7.6/10
32,838
363 user 67 critic

It's a Mad Mad Mad Mad World (1963)

The dying words of a thief spark a madcap cross-country rush to find some treasure.

Director:

Writers:

(story), (story) | 2 more credits »
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Popularity
2,387 ( 726)

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ON DISC
Won 1 Oscar. Another 2 wins & 10 nominations. See more awards »

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Cast

Cast overview, first billed only:
... Capt. T. G. Culpepper
... J. Russell Finch
... Melville Crump
... Benjy Benjamin
... Mrs. Marcus
... Ding Bell
... Sylvester Marcus
... Otto Meyer
... J. Algernon Hawthorne
... Lennie Pike
... Monica Crump
... Emeline Marcus-Finch
... Second Cab Driver
... Tyler Fitzgerald
... Biplane Pilot
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Storyline

The story begins during a massive traffic jam, caused by reckless driver Smiler Grogan, who, before kicking the bucket, cryptically tells the assembled drivers that he's buried a fortune in stolen loot, under the Big W. All of the motorists set out to find the fortune. Written by Jwelch5742

Plot Summary | Plot Synopsis

Taglines:

It's the biggest entertainment ever to hit the Cinerama screen! (Poster). See more »


Certificate:

G | See all certifications »

Parents Guide:

 »
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Details

Country:

Language:

Release Date:

2 December 1963 (UK)  »

Also Known As:

It's a Mad World  »

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Box Office

Budget:

$9,400,000 (estimated)

Gross USA:

$46,300,000

Cumulative Worldwide Gross:

$60,000,000, 31 December 1970
See more on IMDbPro »

Company Credits

Production Co:

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Technical Specs

Runtime:

(edited) | (restored video) | (extended re-edit) (Laserdisc) | (original) | (roadshow) | (extended)

Sound Mix:

(Westrex Recording System) (35mm prints)| (Westrex Recording System) (70 mm prints)

Color:

Aspect Ratio:

2.76 : 1
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Did You Know?

Trivia

Paul Picerni was originally cast as the second detective at Smiler Grogan's crash site. Picerni was unable to appear in the film, but he recommended fellow The Untouchables (1959) castmate Nicholas Georgiade for the role. See more »

Goofs

When Ding and Benjy are up in the airplane trying to radio for help, the headphones hanging behind Benjy are seen off and on his head between shots. See more »

Quotes

Ding Bell: Ah, this is hopeless. We're gonna get noplace if we're gonna continue listening to this old bag.
Benjy Benjamin: What are you trying to do, lady? You trying to split us up so it becomes every man for himself?
Ding Bell: ...And every woman for HIMself?
Mrs. Marcus: One more funny remark from you, buster...
See more »

Crazy Credits

The opening credits are a sequence of gags all related to a globe of the world. See more »

Connections

Remade as Dhamaal (2007) See more »

Soundtracks

Thirty-one Flavors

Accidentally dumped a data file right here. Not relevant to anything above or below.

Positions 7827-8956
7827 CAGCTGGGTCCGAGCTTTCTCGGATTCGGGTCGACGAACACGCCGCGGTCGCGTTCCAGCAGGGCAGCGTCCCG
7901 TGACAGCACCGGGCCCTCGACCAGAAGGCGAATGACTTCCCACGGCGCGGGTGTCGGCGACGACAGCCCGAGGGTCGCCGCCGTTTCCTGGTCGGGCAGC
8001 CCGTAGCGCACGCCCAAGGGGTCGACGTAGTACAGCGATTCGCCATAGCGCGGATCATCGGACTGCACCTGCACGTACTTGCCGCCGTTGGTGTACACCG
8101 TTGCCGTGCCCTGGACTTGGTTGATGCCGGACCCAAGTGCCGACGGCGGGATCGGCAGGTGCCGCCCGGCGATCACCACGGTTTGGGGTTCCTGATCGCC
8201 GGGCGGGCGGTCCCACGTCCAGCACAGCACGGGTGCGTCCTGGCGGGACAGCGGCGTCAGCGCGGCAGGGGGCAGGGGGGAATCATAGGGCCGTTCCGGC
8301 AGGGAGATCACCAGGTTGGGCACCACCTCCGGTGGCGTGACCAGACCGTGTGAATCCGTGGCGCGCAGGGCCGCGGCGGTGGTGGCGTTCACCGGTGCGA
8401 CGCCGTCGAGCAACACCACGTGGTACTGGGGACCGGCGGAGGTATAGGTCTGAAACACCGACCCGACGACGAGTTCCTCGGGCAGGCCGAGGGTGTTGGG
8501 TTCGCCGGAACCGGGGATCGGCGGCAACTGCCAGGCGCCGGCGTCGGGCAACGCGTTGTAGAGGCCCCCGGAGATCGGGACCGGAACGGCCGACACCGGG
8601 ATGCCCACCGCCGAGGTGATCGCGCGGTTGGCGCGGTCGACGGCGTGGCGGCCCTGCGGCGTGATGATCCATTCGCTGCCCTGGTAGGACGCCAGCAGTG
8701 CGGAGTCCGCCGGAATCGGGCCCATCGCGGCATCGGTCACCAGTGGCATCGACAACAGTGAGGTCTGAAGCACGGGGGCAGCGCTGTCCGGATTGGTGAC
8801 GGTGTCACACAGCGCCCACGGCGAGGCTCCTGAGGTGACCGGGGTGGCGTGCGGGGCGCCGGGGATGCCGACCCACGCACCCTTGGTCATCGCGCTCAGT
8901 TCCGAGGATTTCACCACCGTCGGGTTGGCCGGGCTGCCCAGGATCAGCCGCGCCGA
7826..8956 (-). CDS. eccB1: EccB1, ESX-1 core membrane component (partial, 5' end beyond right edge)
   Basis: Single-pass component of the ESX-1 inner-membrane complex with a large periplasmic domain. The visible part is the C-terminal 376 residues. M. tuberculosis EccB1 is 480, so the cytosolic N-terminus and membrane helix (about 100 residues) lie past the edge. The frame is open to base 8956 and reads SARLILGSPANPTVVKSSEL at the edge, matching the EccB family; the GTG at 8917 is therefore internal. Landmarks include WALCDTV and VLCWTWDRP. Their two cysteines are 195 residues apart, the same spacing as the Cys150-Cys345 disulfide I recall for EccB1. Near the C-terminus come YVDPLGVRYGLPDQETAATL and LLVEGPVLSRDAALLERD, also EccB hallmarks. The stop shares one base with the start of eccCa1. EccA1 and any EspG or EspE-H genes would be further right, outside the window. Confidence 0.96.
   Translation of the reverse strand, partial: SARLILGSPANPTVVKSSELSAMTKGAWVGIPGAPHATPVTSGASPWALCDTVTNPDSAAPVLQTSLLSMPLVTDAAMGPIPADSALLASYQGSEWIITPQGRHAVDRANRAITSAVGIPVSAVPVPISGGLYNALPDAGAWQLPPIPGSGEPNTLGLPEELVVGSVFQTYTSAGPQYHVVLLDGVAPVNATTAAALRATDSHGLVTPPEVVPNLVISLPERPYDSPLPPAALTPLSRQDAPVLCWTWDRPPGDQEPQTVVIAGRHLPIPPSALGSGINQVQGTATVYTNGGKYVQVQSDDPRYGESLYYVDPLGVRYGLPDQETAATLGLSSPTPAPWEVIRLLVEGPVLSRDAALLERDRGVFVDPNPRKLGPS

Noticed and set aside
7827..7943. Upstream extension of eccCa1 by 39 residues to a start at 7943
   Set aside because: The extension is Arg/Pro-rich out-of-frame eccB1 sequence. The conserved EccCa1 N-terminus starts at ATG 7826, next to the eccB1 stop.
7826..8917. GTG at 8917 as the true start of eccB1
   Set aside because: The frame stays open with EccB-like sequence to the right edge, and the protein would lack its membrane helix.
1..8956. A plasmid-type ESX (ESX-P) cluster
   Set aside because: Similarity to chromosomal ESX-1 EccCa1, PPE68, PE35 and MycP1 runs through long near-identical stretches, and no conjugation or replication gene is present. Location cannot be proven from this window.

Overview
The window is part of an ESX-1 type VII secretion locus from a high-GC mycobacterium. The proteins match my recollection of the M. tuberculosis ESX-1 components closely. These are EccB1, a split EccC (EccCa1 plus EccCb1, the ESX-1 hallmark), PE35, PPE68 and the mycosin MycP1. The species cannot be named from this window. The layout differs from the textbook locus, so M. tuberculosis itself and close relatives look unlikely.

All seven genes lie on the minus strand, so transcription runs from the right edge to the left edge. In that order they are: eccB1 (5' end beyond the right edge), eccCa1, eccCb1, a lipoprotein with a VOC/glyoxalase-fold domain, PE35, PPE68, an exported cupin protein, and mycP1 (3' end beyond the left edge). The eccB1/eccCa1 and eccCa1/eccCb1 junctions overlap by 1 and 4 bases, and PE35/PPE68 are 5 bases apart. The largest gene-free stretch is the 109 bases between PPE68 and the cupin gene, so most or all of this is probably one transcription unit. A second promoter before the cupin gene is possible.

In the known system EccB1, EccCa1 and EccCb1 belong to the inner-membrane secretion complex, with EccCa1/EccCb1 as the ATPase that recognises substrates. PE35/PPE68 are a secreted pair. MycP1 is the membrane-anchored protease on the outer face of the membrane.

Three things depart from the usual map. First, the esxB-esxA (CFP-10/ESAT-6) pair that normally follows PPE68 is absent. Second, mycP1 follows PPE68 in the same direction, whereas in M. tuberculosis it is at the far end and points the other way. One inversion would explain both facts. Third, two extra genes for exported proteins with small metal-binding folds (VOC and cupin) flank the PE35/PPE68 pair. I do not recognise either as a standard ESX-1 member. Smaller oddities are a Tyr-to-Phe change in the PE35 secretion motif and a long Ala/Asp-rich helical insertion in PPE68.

(1963) (uncredited)
Music by Ernest Gold
Lyrics by Mack David
Played by The Four Mads
Sung by The Shirelles
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Frequently Asked Questions

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User Reviews

 
Classic epic comedy with too much editing
23 May 2002 | by See all my reviews

Having been born in 1965, it's safe to say that the first time I ever saw "It's a Mad, Mad, Mad, Mad World" was on network television. Every other user comment already reveals enough about the movie, so I'll just stick with my own experiences regarding the film.

If you must know, yes I do believe this film is a well-deserved comedy classic, but it's also loaded with breathtaking scenery (natural and contemporary) that's often overlooked by most critics. Many a fan wants to know where that mountain road is. Since I'm also a fan of big cars of the post-WW2 era I can easily spot every one. Mickey Rooney's Volkswagen must be worth a fortune if it's still around. And I don't care if this movie is over 3 hours long. As one commenter put it it has been edited to pieces. I envy those who saw the original 1963 version of this movie, but even they didn't see everything. The versions I've seen include the original television edit, the director's cut on 2 VHS tapes which contain some "lost scenes" and people I never even knew were in the movie, the DVD, and even a version on TV where some scenes were shown out of order. The director's cut VHS tapes is the best, partially because of those scenes such as additional police observations, as well as having the sense to keep the original overture, entr'acte, and exit music title cards. Unfortunately, the DVD removes those lost scenes and mixes them with a section of other deleted scenes, like a louder version of Buddy Hackett's "17 ways of figuring it" speech, and some riskier ordeals in Santa Rosita Park.

I've come to the conclusion that there's only one solution to this problem -- unless all footage is found and re-installed into the original version, the screenplay must be released into a book and sold to the public.


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